Monday, January 21, 2013

MLK and what he has to say to the 21st century Jew

MLK survives in living memory, so his holiday hasn't yet become a day of shopping and sales. Give it a few more years.

When I was a kid, before his birthday was nationally recognized, excerpts from that great speech he made at the Lincoln Memorial were played on the news every year on either his birthday or his deathday. Who remembers? But thanks to that tradition,  I knew the speech's refrain - I have a dream - from my earliest days. I didn't know what he had dreamed,  but I knew a black man with a deep baritone had experienced various sensations during sleep, and for some reason the contents of that dream had made him famous.

Later, I learned about segregation, and the bus boycott, and Bull Conner, and, to quote Bono's bloated lyrics,  that "early morning, April 4" when a fatal "Shot [rang] out in the Memphis sky." Later, I learned about Jim Crow and how otherwise decent people could be perfect assholes to one another in the service of a myth or in defense of a tradition. Later I stared to wonder what all of that meant to me, and  I understood that everything MLK said about love and justice and how creating "tension in the mind" makes things better is applicable to almost anything. Some examples:

  • He wrote the Letter from Birmingham Jail about segregation, of course, but I can't read it without thinking about Slifkin and Kolko, and all the other examples of cowardice, complicity, intellectual laziness, superstition and "fear of boat rocking" we see every day in our communities. 
  • He writes about "Funtown" and the "ominous clouds of inferiority beginning to form in [a girl's] little mental sky" when she learns the park is closed to her race, and I think about our little girls and their mental skies when they are told from the very beginning that Executive Secretary, or perhaps Speech Therapist is as far as they are likely to go. 
  • He writes about a "type of constructive, nonviolent tension which is necessary for growth." and I think of our blogs, and the establishment figures who come after them with fire hoses. 
  • He says "I cannot sit idly by in Atlanta and not be concerned about what happens in Birmingham." and I recall the great Rabbi who recently refused to intervene on behalf of children in Flatbush on the grounds that he was a Boro Park Rav. 
Some of these are tricks of the mind of course - a subjective interpretation - but not all of them. In some cases he accurately describes our ailment and prescribes its cure.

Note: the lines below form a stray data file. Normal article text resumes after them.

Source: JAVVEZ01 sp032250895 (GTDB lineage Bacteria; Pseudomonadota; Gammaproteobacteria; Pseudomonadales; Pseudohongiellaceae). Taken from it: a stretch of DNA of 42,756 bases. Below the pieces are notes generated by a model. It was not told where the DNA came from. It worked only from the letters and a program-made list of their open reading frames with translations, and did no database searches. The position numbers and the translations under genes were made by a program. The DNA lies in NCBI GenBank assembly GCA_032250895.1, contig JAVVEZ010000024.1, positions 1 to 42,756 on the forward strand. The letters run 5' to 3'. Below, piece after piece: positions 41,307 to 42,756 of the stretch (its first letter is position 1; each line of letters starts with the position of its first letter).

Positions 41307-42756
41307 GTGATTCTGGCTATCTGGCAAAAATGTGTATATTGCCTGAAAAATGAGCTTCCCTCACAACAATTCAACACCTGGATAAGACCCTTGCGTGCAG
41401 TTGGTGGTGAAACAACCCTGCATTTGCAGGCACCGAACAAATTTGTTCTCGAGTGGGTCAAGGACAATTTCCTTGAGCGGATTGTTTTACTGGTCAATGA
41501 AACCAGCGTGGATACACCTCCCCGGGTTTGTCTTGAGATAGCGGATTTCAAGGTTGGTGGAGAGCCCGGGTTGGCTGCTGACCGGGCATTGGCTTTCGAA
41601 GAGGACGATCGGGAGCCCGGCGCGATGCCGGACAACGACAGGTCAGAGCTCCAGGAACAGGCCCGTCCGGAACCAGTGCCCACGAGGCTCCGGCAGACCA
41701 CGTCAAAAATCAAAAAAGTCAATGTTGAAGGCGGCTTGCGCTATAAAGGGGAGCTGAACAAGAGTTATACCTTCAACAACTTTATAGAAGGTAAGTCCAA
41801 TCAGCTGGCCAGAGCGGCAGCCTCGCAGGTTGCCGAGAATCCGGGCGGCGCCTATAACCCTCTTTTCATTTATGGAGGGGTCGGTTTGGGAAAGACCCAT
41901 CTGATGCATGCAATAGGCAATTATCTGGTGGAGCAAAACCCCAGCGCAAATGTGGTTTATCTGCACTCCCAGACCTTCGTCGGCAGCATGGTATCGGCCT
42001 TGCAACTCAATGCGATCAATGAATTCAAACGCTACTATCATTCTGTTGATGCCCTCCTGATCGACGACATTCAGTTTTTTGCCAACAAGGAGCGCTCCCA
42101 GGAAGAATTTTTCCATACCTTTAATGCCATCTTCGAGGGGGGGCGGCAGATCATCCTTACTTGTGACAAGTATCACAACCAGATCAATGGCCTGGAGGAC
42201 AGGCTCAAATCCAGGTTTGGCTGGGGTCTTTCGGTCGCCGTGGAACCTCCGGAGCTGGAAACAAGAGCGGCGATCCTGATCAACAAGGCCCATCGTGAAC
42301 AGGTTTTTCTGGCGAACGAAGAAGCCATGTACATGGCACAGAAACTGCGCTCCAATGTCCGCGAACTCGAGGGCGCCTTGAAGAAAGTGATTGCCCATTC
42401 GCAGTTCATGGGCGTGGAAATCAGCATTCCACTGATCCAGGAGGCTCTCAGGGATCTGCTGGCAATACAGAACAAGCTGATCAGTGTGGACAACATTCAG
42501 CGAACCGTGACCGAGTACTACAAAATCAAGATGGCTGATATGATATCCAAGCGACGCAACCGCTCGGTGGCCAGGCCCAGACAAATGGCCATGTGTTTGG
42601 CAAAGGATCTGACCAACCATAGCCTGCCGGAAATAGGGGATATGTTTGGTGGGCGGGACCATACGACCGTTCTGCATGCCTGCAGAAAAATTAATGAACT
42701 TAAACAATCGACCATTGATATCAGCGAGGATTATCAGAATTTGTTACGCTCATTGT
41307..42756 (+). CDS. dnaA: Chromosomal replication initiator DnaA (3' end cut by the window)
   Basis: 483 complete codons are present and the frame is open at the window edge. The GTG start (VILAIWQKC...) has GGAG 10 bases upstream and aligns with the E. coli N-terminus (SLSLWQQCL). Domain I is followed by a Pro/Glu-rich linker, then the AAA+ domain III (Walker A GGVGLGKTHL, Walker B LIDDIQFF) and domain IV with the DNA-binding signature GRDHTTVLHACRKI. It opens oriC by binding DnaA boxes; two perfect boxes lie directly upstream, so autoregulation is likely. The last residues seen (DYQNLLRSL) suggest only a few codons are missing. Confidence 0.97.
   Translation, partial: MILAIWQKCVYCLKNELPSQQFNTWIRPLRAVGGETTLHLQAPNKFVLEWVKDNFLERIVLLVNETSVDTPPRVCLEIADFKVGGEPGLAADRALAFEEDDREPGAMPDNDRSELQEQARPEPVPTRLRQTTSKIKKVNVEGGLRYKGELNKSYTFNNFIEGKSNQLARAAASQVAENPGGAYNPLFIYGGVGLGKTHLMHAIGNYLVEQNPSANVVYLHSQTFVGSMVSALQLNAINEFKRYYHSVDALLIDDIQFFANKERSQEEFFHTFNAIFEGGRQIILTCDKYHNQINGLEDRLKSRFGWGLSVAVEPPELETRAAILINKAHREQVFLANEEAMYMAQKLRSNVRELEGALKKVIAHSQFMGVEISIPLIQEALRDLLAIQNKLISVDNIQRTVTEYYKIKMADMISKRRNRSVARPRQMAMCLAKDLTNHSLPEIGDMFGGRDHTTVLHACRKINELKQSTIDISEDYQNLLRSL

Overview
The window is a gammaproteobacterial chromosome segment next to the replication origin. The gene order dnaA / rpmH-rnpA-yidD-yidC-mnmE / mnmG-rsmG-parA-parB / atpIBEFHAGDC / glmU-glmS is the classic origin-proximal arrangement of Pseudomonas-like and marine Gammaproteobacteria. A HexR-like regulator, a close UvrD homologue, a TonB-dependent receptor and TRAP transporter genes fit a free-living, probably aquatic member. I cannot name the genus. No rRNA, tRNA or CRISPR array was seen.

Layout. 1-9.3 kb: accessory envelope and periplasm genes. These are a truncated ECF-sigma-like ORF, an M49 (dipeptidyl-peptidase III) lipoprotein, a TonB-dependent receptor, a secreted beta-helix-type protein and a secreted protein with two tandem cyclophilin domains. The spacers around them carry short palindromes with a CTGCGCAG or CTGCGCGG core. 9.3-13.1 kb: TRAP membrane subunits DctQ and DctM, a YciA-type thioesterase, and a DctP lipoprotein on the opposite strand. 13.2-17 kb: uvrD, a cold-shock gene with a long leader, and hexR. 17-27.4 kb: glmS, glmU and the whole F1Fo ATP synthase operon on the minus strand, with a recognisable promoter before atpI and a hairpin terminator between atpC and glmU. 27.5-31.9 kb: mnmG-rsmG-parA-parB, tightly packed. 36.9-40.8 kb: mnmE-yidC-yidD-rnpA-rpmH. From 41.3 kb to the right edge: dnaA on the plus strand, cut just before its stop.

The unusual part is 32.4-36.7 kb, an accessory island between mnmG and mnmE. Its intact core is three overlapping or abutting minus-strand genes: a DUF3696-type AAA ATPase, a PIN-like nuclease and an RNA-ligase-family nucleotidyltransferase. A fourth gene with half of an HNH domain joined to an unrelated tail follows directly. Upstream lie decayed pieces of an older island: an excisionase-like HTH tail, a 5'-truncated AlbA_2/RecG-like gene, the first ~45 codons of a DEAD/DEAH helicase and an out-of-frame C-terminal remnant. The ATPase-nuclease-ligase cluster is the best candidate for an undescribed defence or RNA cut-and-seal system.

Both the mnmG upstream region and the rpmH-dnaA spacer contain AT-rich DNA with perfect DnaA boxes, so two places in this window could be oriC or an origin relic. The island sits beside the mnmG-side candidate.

So, for all those reasons and more, raise a glass to Martin Luthor King, Jr., today.

Martin Luther King, Jr: Selected Readings

We are not satisfied and we will not be satisfied until justice rolls down like waters and righteousness like a mighty stream.... I have a dream that one day every valley shall be exalted, and every hill and mountain shall be made low, the rough places will be made plain, and the crooked places will be made straight, and the glory of the Lord shall be revealed and all flesh shall see it together. ― Martin Luther King, Jr., Address at the Freedom March on Washington D.C, 28 August 1963

For nonviolence not only calls upon its adherents to avoid external physical violence, but it calls upon them to avoid internal violence of spirit. It calls on them to engage in that something called love. And I know it is difficult sometimes. When I say love at this point, I'm not talking about an affectionate emotion. It's nonsense to urge people, oppressed people, to love their oppressors in an affectionate sense. I'm talking about something much deeper. I'm talking about a sort of understanding, creative, redemptive goodwill for all men. ― Martin Luther King, Jr., Address at the Freedom Rally in Cobo Hall, 23 June 1963

Just as Socrates felt that it was necessary to create a tension in the mind so that individuals could rise from the bondage of myths and half-truths to the unfettered realm of creative analysis and objective appraisal, so must we see the need for nonviolent gadflies to create the kind of tension in society that will help men rise from the dark depths of prejudice and racism to majestic heights of understanding and brotherhood. ― Martin Luther King Jr., Letter from the Birmingham Jail

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